We didn’t exactly get to the mall directly… We drove up 35W, and I was looking for signs along the freeway that would tell me which exit to turn off to get to the mall, and didn’t see anything. When I finally decided we’d gone too far north, we were at the University of Minnesota (go Gophers!) Checking the map, I saw that where we were was directly north of the mall (way north, by about 15 miles!), so rather than taking 35W back south, we took the more circuitous route through the city, following Cedar Avenue, which connects directly with Minnesota 77, which passed right by the mall.
That took us to a side of the mall that I hadn’t been to on my previous few visits, and that put us in the east parking ramp, which I guess is a mirror image of the west ramp, which I was originally aiming for. We made a couple of sorties into parking areas only to be frustrated by finding no empty spots. Caleb suggested that we go to the top floor, and I suggested the one just below so we’d be in the shade, so we ended up near the fourth floor. Then we couldn’t find a couple of things in the van and had to hunt around a bit for them. Then we headed into the building for the surprise…
It makes me wonder how things like that come about, and why. All those delays put us in the right place at the right time for something wonderful to happen. I’m a firm believer that there is no such thing as a ‘coincidence’. Things happen because they are allowed to happen and we’re guided to appointments that God has arranged for us. We don’t always know what the purpose of those appointments is, nor should we be consumed by trying to interpret what they’re all about… I just have to sit, slack-jawed in awe of the Master of the Universe who can coordinate things so… beautifully.
That incident reminds me of something minor that happened years ago; I happened to look out the back window of our house on Norton at the very moment that a leaf fell from our neighbor’s Silver Maple tree. It was a solitary leaf falling after most of the others fell, and that leaf fell in such a manner, and the wind guided it just so that the hook of the stem caught on a branch of a smaller tree at the back of our yard. Like yesterday’s ‘coincidence’, that made me sit back in wonder at how intricately woven our lives are, and how awesome is the God who orchestrates this marvelous tapestry of our lives.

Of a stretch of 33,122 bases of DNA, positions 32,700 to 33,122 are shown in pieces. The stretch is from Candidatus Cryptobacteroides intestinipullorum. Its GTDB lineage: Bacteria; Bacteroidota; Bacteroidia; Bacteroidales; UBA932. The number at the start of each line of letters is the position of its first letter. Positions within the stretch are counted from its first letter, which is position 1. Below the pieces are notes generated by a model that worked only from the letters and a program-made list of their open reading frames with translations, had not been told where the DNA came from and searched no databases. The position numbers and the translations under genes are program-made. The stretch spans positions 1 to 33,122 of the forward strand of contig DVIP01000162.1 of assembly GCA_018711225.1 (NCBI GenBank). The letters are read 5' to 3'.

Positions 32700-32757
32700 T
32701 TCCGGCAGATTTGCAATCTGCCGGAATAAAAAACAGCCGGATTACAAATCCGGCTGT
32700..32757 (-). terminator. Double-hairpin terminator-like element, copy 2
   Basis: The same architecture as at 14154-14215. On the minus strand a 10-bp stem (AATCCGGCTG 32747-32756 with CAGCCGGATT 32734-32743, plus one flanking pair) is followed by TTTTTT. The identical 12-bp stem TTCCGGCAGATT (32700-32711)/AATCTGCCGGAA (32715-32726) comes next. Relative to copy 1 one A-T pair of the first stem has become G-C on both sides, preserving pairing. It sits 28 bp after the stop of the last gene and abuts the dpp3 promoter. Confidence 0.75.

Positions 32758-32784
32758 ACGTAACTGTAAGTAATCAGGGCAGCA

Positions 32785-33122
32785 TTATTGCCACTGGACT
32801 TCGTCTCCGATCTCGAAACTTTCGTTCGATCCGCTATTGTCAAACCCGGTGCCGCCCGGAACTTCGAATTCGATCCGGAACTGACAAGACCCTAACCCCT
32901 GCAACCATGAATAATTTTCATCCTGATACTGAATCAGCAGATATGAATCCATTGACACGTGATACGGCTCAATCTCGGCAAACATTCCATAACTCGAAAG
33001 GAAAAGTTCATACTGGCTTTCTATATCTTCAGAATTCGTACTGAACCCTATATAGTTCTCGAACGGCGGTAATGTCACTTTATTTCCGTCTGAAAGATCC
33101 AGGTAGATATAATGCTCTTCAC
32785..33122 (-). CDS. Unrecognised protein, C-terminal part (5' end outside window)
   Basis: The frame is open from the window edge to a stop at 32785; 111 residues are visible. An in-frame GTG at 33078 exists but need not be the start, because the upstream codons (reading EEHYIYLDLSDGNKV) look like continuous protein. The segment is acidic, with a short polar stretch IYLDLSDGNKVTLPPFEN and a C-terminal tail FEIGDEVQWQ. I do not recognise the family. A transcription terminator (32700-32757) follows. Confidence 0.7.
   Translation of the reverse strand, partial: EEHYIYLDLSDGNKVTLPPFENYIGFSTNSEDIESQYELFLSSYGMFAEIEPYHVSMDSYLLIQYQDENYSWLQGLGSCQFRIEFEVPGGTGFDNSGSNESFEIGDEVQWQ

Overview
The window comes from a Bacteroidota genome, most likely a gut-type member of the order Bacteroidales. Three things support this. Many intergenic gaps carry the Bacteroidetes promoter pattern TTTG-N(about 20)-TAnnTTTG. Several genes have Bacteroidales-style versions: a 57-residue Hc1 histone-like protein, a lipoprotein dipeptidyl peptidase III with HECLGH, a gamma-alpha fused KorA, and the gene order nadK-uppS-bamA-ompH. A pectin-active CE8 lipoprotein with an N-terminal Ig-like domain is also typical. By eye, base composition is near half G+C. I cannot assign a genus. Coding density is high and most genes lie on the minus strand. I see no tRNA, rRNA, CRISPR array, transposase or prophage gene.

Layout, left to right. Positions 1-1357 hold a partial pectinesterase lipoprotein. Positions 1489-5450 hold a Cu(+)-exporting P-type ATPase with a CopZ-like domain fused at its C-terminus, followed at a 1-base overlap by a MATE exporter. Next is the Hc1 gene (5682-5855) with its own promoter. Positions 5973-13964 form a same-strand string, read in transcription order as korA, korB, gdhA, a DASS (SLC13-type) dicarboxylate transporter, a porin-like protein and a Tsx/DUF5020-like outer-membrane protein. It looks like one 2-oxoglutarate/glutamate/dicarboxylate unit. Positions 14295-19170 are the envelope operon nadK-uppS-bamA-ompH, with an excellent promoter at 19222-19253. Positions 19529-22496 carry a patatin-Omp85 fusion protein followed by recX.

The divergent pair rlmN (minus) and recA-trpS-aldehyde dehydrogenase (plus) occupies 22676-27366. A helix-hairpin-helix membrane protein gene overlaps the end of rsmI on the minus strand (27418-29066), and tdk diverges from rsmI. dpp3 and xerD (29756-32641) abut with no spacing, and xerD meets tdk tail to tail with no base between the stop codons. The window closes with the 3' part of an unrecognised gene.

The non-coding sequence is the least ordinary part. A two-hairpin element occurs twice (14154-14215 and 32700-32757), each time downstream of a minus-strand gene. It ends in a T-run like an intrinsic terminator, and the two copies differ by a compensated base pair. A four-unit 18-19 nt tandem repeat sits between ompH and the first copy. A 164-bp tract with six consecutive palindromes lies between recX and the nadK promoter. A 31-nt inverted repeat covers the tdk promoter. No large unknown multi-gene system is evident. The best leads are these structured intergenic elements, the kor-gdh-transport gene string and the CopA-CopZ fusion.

On our Kentucky visit last week, we intentionally drove some of the two-lane highways when traveling between the sites we visited, and the rural Kentucky scenery made the longer drive times very worthwhile. After our Mammoth Cave tour we had dinner in Cave City, KY, then drove Highway 31W back to Elizabethtown. Not too far down the road we happened across a very special sight, the Wigwam Village Inn.
The sign welcomes visitors to stop and “Sleep in a Wigwam”, and offers fifteen teepee-shaped rooms, complete with modern amenities, arranged in a semicircle around the main teepee in the center. The name of the place confused me a little, as the term ‘wigwam‘ is usually associated with a dome-shaped hut used by Native Americans, while the structures in the Wigwam Village were more like tipis… I won’t argue semantics with them though; wigwam or tipi, they are definitely cool!
The history of the Wigwam Village Inn is interesting; turns out that the one we saw is one of seven that were built some 70 years ago, and they even have a tie to South Dakota!
Wigwam Village Inn No. 2 began as a dream of Frank A. Redford in the early 1900s. Frank’s inspirations in this dream were a popular ice cream shop shaped like an upside down cone and authentic teepees he’d seen on a Sioux reservation in South Dakota. His dream became reality in 1935 when construction on Wigwam Village #1 was completed in Horse Cave, Kentucky. Realizing he’d hit upon a popular idea, Frank patented the design with the US patent office in 1936.